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Me a Line...
Want to contact other classrooms easily and turn those contacts into a multifaceted project? Try a postcard exchange with other classrooms. The following ideas might help you with your own postcard project.
Build 'Em Like An Automobile
If it worked for Henry Ford, it can work for your class. Brainstorm an idea for the look of your card, then set up an assembly line to build them. Use rubber stamps, photocopiers, potato prints, stickers, markers, collage, photos, computer prints and even plain old pencil techniques to make a really visually interesting card where each student has one job to do. This works especially well if you choose to send lots of cards.
Free is Good
Some quick math will reveal the cost of a postcard project, which will include postage, postcards and the other materials to create the cards (if you make them). A free outlet for postcards is your local chamber of commerce or other promotional group for your city or state. If their supply is limited, they may only supply you with 10-20 cards, so check ahead if this is your only source of postcards.
Avoid the Surcharge
Make a card too small or too large, and the post office will hit you with a surcharge due to the extra handling your card may require. Call the post office to find out the minimum and maximum dimensions cards can be, then stay within those guidelines to keep the cost down.
Beware the Barcode
Ever receive a post card from someone and couldn't read the whole message because the post office put a bar code sticker on it? The sticker is attached to help move the card through the system faster, and your cards will likely have one attached after you mail them. To help avoid having part of your artwork covered, make a single card as a trial run, then mail it to yourself to see where the sticker gets placed. Allow for the sticker when you make or write on your cards.
Beg for Postage
If you have a supportive business nearby, ask if they will help out with postage. They may donate enough stamps to do your mailing, or might run the cards through their postage machine.
Teach your class about the sorting process by looking up ZIP+4 numbers for your U.S. addresses. Your postcards will move faster and are less likely to be lost, and you can use the U.S. Post Office Webpage for looking up the numbers.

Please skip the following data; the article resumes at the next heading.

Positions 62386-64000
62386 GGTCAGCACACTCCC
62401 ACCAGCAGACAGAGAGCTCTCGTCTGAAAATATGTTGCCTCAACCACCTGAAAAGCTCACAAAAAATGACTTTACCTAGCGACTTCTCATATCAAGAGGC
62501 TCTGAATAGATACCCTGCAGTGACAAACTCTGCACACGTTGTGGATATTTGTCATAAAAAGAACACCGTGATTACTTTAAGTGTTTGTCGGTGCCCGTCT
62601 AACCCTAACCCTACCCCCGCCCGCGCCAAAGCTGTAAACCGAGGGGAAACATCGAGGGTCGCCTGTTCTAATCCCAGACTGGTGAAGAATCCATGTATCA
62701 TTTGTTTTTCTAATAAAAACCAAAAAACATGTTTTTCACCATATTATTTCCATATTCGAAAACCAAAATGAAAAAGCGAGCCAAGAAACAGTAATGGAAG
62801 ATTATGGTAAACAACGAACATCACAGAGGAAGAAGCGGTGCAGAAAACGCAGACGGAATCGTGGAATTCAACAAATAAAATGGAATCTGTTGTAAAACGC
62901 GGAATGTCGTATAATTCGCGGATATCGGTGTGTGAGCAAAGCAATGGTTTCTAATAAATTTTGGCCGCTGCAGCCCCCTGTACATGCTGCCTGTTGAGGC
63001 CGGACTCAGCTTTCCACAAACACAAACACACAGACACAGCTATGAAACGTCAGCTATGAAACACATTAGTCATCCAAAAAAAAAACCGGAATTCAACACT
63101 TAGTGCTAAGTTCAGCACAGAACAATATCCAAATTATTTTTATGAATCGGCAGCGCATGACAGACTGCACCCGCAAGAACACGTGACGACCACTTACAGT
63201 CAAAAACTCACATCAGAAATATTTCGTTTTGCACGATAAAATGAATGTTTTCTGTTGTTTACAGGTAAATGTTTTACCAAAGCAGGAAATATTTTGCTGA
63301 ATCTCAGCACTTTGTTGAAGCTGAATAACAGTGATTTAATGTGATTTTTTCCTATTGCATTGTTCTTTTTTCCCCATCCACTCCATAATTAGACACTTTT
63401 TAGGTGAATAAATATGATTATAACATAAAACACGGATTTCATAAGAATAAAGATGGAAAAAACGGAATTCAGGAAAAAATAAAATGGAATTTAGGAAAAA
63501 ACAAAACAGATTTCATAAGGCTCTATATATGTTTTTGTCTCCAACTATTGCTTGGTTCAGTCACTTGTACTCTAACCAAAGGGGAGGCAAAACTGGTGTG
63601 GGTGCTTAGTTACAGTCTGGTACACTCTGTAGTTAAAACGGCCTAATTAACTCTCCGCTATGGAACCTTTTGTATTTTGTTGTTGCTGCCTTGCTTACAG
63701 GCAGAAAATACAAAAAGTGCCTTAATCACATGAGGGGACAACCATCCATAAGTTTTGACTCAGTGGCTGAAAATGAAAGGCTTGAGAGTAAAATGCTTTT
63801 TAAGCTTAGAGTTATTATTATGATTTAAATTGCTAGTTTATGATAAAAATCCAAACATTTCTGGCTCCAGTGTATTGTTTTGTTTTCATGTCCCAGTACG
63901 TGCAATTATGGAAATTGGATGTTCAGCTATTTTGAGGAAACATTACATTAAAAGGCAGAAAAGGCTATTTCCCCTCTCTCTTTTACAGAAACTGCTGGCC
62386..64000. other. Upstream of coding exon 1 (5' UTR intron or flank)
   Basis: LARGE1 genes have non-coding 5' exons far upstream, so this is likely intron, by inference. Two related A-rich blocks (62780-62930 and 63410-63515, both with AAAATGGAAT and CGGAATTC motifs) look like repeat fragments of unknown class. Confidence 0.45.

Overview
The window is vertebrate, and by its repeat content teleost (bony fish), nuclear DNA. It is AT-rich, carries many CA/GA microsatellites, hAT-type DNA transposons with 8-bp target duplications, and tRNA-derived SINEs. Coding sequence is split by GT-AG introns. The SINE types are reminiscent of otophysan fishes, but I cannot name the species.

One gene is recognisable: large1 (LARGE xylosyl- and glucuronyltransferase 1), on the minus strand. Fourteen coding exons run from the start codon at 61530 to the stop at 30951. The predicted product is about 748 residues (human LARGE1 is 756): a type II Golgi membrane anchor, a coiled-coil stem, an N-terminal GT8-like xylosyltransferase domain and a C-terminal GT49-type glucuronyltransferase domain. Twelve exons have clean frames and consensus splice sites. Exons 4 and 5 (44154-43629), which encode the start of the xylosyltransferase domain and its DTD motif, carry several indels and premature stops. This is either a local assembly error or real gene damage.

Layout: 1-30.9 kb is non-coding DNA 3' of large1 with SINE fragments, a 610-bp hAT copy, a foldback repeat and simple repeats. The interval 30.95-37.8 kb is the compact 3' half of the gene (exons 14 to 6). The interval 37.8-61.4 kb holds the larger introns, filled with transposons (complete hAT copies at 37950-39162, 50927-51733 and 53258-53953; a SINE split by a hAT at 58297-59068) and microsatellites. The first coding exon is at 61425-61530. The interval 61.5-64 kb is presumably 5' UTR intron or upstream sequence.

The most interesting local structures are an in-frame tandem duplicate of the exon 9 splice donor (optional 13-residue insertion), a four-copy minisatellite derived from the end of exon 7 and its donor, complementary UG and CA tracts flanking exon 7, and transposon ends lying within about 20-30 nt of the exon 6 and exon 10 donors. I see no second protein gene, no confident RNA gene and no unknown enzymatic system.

A map with round, colored pushpins can be used to show where all your postcards have come from. Use this as the starting point for looking up more information on the various locations in the library, assigning each student one postcard location.
Other Post Card Displays
In addition to mapping your received post cards:
And Say "Hi"
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Sign up now to participate in the Teachnet 100 Days Postcard Exchange.
The SMALLEST mailable postcard size is 3 inches high, 5 inches long and must be rectangular in shape.
The LARGEST mailable size is 4 inches high, 6 inches long. Postcards exceeding these dimensions are charged the letter rate of 33 cents. The postage rate for a postcard is 20 cents.
Hello from France!
"A year ago, I took part in the 9/9/99 postcard exchange Teachnet.com organised. It was a very good way to kick off the school year, an excellent way to motivate French students to learn English: to write English, to read English, etc. After the project I organised two webquests for my pupils, an exhibition on line and an exhibition in the school library. [Visit the site for an] example of what really happened once I decided to send the subscription email a year ago." -Olivier P. Colas, English teacher. CLG du Parc aux Charrettes, Pontoise (95), France.